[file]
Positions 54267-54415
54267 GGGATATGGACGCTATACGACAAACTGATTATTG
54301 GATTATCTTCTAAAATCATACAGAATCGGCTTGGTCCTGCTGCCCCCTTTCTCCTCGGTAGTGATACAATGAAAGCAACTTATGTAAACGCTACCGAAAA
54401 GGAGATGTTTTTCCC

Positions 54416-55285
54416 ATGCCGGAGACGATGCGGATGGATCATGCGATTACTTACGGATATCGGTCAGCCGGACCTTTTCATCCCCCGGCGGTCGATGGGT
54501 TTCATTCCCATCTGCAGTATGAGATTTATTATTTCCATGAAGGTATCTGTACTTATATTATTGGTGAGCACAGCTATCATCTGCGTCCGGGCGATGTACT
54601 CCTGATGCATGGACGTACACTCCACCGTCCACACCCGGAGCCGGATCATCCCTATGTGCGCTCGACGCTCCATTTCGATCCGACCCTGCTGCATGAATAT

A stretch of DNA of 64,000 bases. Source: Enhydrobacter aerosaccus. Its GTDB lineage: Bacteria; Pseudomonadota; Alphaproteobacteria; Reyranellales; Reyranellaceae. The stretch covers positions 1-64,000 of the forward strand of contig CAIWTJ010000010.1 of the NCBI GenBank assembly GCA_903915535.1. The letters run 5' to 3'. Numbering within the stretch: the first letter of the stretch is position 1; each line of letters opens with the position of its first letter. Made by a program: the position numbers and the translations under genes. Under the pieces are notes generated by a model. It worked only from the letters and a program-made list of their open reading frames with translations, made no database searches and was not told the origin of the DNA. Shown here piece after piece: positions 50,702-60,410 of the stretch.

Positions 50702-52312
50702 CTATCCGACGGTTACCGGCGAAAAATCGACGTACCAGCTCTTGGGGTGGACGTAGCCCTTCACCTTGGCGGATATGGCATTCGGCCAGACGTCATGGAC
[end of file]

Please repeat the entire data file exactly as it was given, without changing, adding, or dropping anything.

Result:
Positions 54267-54415
54267 GGGATATGGACGCTATACGACAAACTGATTATTG
54301 GATTATCTTCTAAAATCATACAGAATCGGCTTGGTCCTGCTGCCCCCTTTCTCCTCGGTAGTGATACAATGAAAGCAACTTATGTAAACGCTACCGAAAA
54401 GGAGATGTTTTTCCC

Positions 54416-55285
54416 ATGCCGGAGACGATGCGGATGGATCATGCGATTACTTACGGATATCGGTCAGCCGGACCTTTTCATCCCCCGGCGGTCGATGGGT
54501 TTCATTCCCATCTGCAGTATGAGATTTATTATTTCCATGAAGGTATCTGTACTTATATTATTGGTGAGCACAGCTATCATCTGCGTCCGGGCGATGTACT
54601 CCTGATGCATGGACGTACACTCCACCGTCCACACCCGGAGCCGGATCATCCCTATGTGCGCTCGACGCTCCATTTCGATCCGACCCTGCTGCATGAATAT

A stretch of DNA of 64,000 bases. Source: Enhydrobacter aerosaccus. Its GTDB lineage: Bacteria; Pseudomonadota; Alphaproteobacteria; Reyranellales; Reyranellaceae. The stretch covers positions 1-64,000 of the forward strand of contig CAIWTJ010000010.1 of the NCBI GenBank assembly GCA_903915535.1. The letters run 5' to 3'. Numbering within the stretch: the first letter of the stretch is position 1; each line of letters opens with the position of its first letter. Made by a program: the position numbers and the translations under genes. Under the pieces are notes generated by a model. It worked only from the letters and a program-made list of their open reading frames with translations, made no database searches and was not told the origin of the DNA. Shown here piece after piece: positions 50,702-60,410 of the stretch.

Positions 50702-52312
50702 CTATCCGACGGTTACCGGCGAAAAATCGACGTACCAGCTCTTGGGGTGGACGTAGCCCTTCACCTTGGCGGATATGGCATTCGGCCAGACGTCATGGAC